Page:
The 25-year-old midfielder flew out of Buenos Aires on Friday bound for China to join Shanghai Shenua's growing pool of top international talent in a transfer reported to be worth $9 million.
An attacking midfielder, Moreno has spent almost two years at Racing, one of Argentina's "Big Five" teams.
His midfield skills excited Racing fans, but his performance fell off after he damaged knee ligaments early last year and was out of action for seven months.
Racing also struggled for form and are near the bottom of the standings in the Clausura championship which ends this weekend.
"You always want to be champion. One day you are, the next you're not. That's the way football is but I'll always be very grateful to the people at Racing," Moreno said early on Friday at the airport as he headed for China.
The gun incident last month exposed the aggression of Argentina's 'barrabravas', hardcore hooligan fans who wield power over clubs and players.
Moreno's transfer comes during a week when Argentine officials shut down a section of River Plate's stands after a fan stabbed another to death.
Officials also contemplated shutting down Boca Juniors' Bombonera in the wake of incidents last week when barrabravas lit illegal flares and an object thrown from the crowd struck a linesman in the mouth.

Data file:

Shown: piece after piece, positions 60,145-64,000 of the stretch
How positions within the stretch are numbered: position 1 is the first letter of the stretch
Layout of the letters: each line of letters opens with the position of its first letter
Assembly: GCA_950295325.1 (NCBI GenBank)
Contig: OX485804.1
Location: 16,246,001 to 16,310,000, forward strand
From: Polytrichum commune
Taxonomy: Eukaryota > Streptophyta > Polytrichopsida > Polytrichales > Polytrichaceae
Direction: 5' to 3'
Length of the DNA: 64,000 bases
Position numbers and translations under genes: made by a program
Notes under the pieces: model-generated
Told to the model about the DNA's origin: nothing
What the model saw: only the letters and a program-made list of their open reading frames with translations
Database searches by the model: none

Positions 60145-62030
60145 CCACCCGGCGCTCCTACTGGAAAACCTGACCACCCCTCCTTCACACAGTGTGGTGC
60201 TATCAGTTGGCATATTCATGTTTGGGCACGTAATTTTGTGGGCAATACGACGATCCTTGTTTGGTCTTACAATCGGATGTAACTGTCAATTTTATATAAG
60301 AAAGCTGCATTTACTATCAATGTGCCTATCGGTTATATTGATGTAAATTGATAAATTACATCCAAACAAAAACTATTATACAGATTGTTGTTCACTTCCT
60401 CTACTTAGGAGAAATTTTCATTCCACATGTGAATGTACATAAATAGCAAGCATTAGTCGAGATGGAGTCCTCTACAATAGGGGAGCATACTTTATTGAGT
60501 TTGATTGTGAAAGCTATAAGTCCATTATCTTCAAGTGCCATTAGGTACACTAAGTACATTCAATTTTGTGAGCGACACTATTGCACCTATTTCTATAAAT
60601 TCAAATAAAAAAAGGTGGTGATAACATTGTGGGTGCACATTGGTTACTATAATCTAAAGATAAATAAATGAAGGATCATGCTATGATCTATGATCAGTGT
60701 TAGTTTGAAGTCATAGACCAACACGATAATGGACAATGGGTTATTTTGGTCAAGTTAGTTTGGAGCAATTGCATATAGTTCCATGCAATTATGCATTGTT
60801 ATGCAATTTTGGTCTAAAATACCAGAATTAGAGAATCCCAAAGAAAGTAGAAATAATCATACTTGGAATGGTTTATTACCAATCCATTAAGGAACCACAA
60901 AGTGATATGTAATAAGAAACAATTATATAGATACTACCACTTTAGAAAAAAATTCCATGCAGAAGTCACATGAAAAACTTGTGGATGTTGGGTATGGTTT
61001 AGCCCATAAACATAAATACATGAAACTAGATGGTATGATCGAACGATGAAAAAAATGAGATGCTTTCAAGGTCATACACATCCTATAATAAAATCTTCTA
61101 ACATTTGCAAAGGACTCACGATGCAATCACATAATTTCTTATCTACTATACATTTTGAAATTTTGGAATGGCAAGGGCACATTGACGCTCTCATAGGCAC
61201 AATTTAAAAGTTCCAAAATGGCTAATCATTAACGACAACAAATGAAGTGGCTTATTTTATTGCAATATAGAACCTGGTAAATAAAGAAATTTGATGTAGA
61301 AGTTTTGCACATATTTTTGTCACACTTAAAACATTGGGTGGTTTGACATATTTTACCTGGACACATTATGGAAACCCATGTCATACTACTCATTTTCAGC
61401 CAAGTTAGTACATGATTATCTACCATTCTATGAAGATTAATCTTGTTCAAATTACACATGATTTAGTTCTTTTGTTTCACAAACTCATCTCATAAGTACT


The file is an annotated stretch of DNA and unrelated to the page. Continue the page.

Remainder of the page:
Many blame the violence in Argentine football on the high levels of impunity surrounding the barrabravas, who gain power through club and political connections.
Javier Cantero, the president of Racing's cross-town rivals Independiente, has vowed to eradicate the hooligans from his club. His fight was greeted with support from Independiente fans, but also a bomb threat at a school run by the club.
Cantero has asked for help from the government and the Argentine Football Association but complains he has received little more than lip service.
State-run television Futbol para Todos (Football for Everyone) is running a tagline during games reading "barrabravas 'no', fans 'yes'."
However, commentators say it will likely take much more to root out the hooligans, which means Argentina may find it increasingly difficult to keep local players at home and attract international talent like Moreno.